After pausing its season on March 12, the NHL was able to come back on Aug. 1 and conduct the Stanley Cup Playoffs, culminating with the Tampa Bay Lightning winning their first championship since 2004. The NHL 2020 NHL Draft was held virtually before setting the stage for free agency and putting a plan in place to start the 2020-21 season.
Prior to the pandemic, there were outdoor games, historic events and achievements.
Here are 20 moments, games, events and news stories that defined the NHL in 2020:
1. Texas-sized Winter Classic
The year began with 85,630 fans jamming Cotton Bowl Stadium in Dallas on New Year’s Day for the 2020 Bridgestone NHL Winter Classic between the Dallas Stars and Nashville Predators.
The Stars scored three goals in the third period to defeat the Predators 4-2. It was the second-largest crowd to attend an NHL game behind the 105,491 at the 2014 Winter Classic at Michigan Stadium in Ann Arbor, Michigan.
The event featured live square dancing, pig races, jugglers, sword swallowers, bull riders and an actual Texas longhorn. Outside the stadium, spread across the Texas State Fairgrounds, fans ate corn dogs and fried Oreos, rode on a Ferris wheel and played carnival games.
2. Women stars take over
The Elite Women’s 3-on-3 presented by adidas at the 2020 NHL All-Star Skills presented by New Amsterdam Vodka at Enterprise Arena in St. Louis on Jan. 25 featured 10 of the best women’s players from Canada against 10 of the best from the United States.
Canada won 2-1, but the meaning of the event was even more important; a celebration of how far the women’s game has come and how skilled the players are. The two teams shared the accolades after the game, raising their sticks to salute an appreciative and chanting crowd.
3. Kings soar at Air Force Academy
For the second time in three years, the NHL held an outdoor game on campus of a U.S. service academy, this time the 2020 Navy Federal Credit Union NHL Stadium Series game at Falcon Stadium at the U.S. Air Force Academy on Feb. 15.
A sellout crowd of 43,574 watched the Los Angeles Kings defeat the Colorado Avalanche 3-1 with forward Tyler Toffoli scoring all three goals for the first hat trick in an NHL outdoor game. It was the League’s 30th outdoor game.
The field was staged as an airfield with the cadets sitting in the north end and an F-16 Thunderbird fighter in the south. Stealth fighters, F-16s and a KC-10 tanker flew overhead and members of the Air Force’s Wings of Blue parachute team dropped into the stadium to deliver the game puck.
4. Ovechkin scores No. 700
Alex Ovechkin became the eighth player in NHL history to score 700 goals when the Washington Capitals forward scored in a 3-2 loss to the New Jersey Devils at Prudential Center on Feb. 22.
Ovechkin joined Wayne Gretzky (894), Gordie Howe (801), Jaromir Jagr (766), Brett Hull (741), Marcel Dionne (731), Phil Esposito (717) and Mike Gartner (708) as the other players to reach the milestone.
5. Ayres becomes goalie folk hero
Hours after Ovechkin’s achievement, David Ayres became the first emergency backup goalie in NHL history to be credited with a win when the 42-year-old made eight saves for the Carolina Hurricanes in a 6-3 win against the Toronto Maple Leafs at Scotiabank Arena.
Ayres drives the ice resurfacing machine at Mattamy Athletic Centre in Toronto and is a regular at Maple Leafs practices when an extra goalie is needed. But he found himself in an NHL game, entering at 11:19 of the second period after goalie Petr Mrazek sustained an upper-body injury; the Hurricanes had already lost goalie James Reimer to an injury earlier in the game.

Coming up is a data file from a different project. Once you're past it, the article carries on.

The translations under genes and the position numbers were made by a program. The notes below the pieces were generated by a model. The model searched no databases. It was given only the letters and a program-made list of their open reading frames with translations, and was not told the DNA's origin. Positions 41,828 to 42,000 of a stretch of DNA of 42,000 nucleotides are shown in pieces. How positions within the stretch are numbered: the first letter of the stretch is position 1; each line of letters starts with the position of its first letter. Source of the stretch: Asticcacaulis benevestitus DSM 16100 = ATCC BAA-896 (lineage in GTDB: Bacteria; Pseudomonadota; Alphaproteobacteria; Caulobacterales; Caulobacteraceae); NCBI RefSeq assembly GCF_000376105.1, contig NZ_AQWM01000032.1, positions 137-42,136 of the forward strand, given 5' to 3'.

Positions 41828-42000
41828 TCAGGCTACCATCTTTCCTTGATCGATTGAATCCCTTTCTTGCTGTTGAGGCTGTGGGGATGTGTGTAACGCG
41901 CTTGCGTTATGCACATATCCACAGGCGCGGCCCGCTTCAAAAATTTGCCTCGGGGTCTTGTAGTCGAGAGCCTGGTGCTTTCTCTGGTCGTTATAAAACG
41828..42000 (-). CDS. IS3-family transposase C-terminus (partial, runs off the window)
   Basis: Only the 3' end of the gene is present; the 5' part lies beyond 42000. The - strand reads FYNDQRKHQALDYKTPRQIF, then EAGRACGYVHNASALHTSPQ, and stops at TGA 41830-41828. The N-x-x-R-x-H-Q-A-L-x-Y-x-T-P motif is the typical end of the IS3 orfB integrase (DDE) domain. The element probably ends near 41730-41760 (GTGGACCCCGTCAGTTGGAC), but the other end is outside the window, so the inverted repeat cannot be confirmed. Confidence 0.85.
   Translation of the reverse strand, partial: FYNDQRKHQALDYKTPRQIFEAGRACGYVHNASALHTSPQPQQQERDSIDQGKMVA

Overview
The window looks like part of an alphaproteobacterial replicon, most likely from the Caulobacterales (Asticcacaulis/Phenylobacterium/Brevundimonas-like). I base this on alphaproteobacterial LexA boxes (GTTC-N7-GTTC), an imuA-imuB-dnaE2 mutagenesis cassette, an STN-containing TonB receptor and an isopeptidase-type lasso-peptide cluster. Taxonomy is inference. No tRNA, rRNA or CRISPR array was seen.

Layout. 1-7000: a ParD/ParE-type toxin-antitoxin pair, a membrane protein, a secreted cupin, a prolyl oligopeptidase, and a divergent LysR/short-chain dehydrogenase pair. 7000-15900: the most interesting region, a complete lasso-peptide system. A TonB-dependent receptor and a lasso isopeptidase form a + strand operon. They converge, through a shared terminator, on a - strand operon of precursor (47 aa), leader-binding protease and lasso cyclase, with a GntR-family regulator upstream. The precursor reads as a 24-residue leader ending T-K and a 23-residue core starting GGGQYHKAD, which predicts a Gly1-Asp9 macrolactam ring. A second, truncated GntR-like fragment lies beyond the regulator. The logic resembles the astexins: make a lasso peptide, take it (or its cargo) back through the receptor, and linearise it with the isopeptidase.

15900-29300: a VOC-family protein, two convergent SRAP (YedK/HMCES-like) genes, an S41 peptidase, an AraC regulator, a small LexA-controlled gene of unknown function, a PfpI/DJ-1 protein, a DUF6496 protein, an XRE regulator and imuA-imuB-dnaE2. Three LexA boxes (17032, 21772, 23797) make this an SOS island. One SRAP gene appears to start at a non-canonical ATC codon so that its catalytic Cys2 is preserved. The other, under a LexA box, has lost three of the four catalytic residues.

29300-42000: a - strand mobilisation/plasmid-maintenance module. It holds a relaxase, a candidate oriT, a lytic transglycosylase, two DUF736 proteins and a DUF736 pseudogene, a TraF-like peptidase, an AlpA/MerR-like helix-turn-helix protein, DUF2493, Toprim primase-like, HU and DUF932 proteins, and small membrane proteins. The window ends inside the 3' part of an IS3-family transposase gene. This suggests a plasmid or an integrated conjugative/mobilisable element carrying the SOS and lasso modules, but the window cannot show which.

6. NHL pauses season due to coronavirus
The NHL announced on March 12 it would pause the 2019-20 season indefinitely because of concerns surrounding the coronavirus. “Our goal is to resume play as soon as it is appropriate and prudent,” Commissioner Gary Bettman said that day.
7. Return to Play Plan and CBA extension announced
The NHL Return to Play Plan, announced May 26, featured 24 teams, the top 12 from each conference based on points percentage, with the top four teams receiving byes into the first round of the Stanley Cup Playoffs and the remaining eight playing in the best-of-5 Stanley Cup Qualifiers.
The League announced two secure hubs for the games, Toronto for the Eastern Conference teams and Edmonton for the Western Conference. The conference finals and Stanley Cup Final would each be played in Edmonton.
On July 10, The NHL and NHL Players Association jointly announced agreements for the resumption of the 2019-20 season and a four-year extension to the current Collective Bargaining Agreement, through at least the 2025-26 season.
Training camps opened three days later.
8. NHL returns, Dumba kneels on historic night
The Hurricanes and New York Rangers dropped the puck at noon ET on Aug. 1 on a slate of five games spanning more than 13 hours to start the best-of-5 Stanley Cup Qualifiers.
The most impactful moment of the second opening day of the 2019-20 took place prior to the game between the Chicago Blackhawks and Edmonton Oilers at Rogers Arena.
Minnesota Wild defenseman Matt Dumba gave an impassioned speech vowing that the NHL and the Hockey Diversity Alliance would stand up for social justice and against racism, saying “hockey is a great game but it could be a whole lot greater, and it starts with all of us.”
Players from the Oilers and Blackhawks surrounded Dumba, a Filipino-Canadian, as he spoke.
Dumba knelt during the Star-Spangled Banner, with Edmonton defenseman Darnell Nurse and Chicago goalie Malcolm Subban, each a Black Canadian, standing at his sides, their hands on his shoulders.
9. Lightning, Blue Jackets play marathon Game 1
The Lightning and Columbus Blue Jackets played for six hours and 13 minutes of real time, 150:27 of game time in the first game of the Eastern Conference First Round on Aug. 11.
Tampa Bay won 3-2 on a goal by forward Brayden Point at 90:27 of overtime. The quintuple-overtime game was the fourth longest in NHL history, and the longest each by the Lightning and Blue Jackets. It started at 3:09 p.m. ET and ended at 9:22.
Tampa Bay and Columbus combined for a playoff record 151 shots on goal.
10. Two-day protest by players against racism
Players from the eight teams remaining in the playoffs decided on Aug. 27 to not play for two days as a form of protest against systemic racism and police brutality. The NHL and NHLPA supported the players, postponed four games and resumed play Aug. 29.
11. Lindblom returns for Flyers
Oskar Lindblom was back in the Philadelphia Flyers lineup on Sept. 3 for the first time in almost eight months after being diagnosed with Ewing’s Sarcoma; he had not played since Dec. 7, 2019 and had been undergoing treatment.